To catch particles in space, the Stardust spacecraft uses a special material called aerogel. These are frequently asked questions about this material:

How is aerogel made?

Mixing four chemicals, which react to form a wet gel, similar to a gelatin dessert creates Aerogel. The gel is then dried in an autoclave, in essence a pressure cooker that applies pressure and heat.

What is it used for?

The Stardust Project is using aerogel as a capture media, where it will collect very small interstellar and cometary particles as they embed themselves in the porous aerogel. Because of its unique physical properties, aerogel has also been proposed for a wide variety of uses, including thermal insulation, acoustical insulation, optical components, catalytic supports and filters.

What does it feel like?

The microstructure of aerogel is extremely porous, so it feels like volcanic glass pumice or even a very fine, dry sponge, except that it is much lighter.

Why is it blue?

Aerogel has a blue cast for the same reason that the sky is blue. The very small particles that compose the aerogel scatter blue light, the same as our atmosphere scatters blue light. Similarly, when you look through the aerogel the light appears yellowish or reddish, like that of a sunrise or sunset.

Where can I get some aerogel?

Aerogel is commercially available in limited quantities from a few companies. These can be found quite easily by searching the Internet using the keyword: aerogel. JPL only produces specialized aerogel used for spaceflight.

How much does aerogel cost?

Aerogel is relatively expensive primarily because it is currently made in very limited quantities. While increasing the scale of aerogel production will reduce the cost, the basic process and raw materials are still somewhat costly. For relatively small quantities of aerogel the cost is about $1.00 per cubic centimeter for one liter.

What makes aerogel so special?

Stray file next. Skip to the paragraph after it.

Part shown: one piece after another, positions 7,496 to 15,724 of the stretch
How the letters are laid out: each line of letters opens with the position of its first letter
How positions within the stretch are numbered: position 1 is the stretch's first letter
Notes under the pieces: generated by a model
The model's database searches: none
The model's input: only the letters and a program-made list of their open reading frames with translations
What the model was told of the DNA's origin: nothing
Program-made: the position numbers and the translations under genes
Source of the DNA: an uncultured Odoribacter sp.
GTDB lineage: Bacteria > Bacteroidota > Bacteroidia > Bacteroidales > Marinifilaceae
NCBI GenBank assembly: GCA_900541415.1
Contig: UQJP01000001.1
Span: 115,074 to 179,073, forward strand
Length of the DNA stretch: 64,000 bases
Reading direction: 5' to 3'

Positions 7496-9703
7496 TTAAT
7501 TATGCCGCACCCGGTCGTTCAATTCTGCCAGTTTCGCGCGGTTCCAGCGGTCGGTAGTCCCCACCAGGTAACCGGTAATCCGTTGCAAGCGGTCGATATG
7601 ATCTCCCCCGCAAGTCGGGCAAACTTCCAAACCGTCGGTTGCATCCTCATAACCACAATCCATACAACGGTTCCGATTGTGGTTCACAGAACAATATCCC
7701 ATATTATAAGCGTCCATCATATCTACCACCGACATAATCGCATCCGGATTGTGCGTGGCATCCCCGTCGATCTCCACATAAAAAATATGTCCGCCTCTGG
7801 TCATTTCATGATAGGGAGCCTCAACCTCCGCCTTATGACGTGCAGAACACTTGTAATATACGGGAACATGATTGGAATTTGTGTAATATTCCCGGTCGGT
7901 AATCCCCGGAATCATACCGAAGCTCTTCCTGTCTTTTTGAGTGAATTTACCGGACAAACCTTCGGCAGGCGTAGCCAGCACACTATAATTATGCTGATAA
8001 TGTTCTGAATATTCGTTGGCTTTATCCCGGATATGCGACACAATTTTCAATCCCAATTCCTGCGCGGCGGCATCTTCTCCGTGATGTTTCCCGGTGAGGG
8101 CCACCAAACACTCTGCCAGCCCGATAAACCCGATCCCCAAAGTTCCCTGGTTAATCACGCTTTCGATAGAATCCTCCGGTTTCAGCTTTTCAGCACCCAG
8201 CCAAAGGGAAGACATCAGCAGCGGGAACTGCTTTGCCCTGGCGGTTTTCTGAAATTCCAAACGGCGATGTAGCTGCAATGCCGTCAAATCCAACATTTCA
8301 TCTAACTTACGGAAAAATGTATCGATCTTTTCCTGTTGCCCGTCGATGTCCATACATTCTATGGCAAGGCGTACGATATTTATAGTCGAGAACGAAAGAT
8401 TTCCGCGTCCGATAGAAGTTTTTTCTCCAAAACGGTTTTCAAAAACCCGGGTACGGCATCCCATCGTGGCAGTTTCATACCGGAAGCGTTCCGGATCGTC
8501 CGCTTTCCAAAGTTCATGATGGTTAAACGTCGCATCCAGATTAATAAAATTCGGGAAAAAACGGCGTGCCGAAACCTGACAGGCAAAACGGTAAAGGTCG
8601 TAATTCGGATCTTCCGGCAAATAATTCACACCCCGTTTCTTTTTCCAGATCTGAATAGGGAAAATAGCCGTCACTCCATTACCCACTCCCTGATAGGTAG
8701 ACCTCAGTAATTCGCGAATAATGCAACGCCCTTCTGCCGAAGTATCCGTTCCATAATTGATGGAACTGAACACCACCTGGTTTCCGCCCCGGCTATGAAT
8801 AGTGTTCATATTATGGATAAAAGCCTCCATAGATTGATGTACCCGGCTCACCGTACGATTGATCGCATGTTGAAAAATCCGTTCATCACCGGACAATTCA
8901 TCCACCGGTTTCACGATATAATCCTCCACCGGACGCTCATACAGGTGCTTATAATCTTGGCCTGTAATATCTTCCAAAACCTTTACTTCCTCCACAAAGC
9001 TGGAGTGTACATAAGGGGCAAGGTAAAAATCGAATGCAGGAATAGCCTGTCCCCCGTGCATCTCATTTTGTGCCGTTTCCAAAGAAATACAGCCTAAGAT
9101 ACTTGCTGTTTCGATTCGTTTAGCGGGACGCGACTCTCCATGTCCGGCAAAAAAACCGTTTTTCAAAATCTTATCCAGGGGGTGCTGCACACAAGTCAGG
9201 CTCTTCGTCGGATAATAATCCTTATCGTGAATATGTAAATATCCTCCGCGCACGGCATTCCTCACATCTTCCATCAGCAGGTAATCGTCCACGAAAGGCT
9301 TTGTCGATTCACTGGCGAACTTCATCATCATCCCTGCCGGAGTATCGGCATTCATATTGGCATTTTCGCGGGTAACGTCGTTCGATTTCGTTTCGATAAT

The fact that typical aerogels are between 95 and 99.5 percent porous gives them their unusual characteristics. Because of this highly porous quality they are characterized by extremely high surface area, high thermal and acoustical resistivity, low dielectric constant, and low refractive index. There are other materials that exhibit each of these properties, however, only aerogel exhibits all of these properties at the same time.

Who invented aerogel?

Aerogel was first made in the 1930s by Samuel S. Kistler, who obtained several patents for making a variety of aerogel, including silica, alumina, chromia, tin and carbon.

Why is it called a gel?

During the production of aerogel a wet gel is formed which when dried becomes filled with air. Thus the name aerogel, which means: air gel.

Is it solid?

Aerogel is made up of microscopic beads or strands connected to form a continuous network. Since the network fills space and supports itself, it is considered a solid.

What happens if I touch it?

Silica aerogel is semi-elastic because it returns to its original form if slightly deformed. If further deformed, a dimple will be created. However, if the elastic limit is exceeded, it will shatter catastrophically, like glass.

Is aerogel such a good insulator because the air within is trapped and immobile? And, is this why it doesn't melt?

Heat is transferred in three ways: convection, conduction, and radiation. Aerogel is a good thermal insulator for convective heat transfer because the air is severely limited in the distance that it can move and thus transport heat energy. The pores of a typical 20 mg/cc silica aerogel are roughly 0.00000001 meters in diameter. Aerogel is a good conductive insulator because the silica molecules are not as well "connected" as those in a metal (a good thermal conductor). Silica aerogel is a poor radiative insulator because infrared radiation (which transfers heat) passes right through silica aerogel. For this reason, carbon was added to the MER aerogel to stop infrared radiation from passing through it. This is also why one feels the heat from a flame. Air is a poor convective transporter of heat, but infrared radiation passes right through air, from the flame to your hand.

Note: the index of refraction depends on the density of the aerogel.

Would it be possible to create aerogel lighter than air by using helium instead of air?

Aerogel cannot be made less dense than air by filling it with helium. You might be able to make it less dense than the surrounding atmosphere by filling the aerogel with helium and then placing it in an atmosphere of radon or possibly xenon.

Last updated September 29, 2005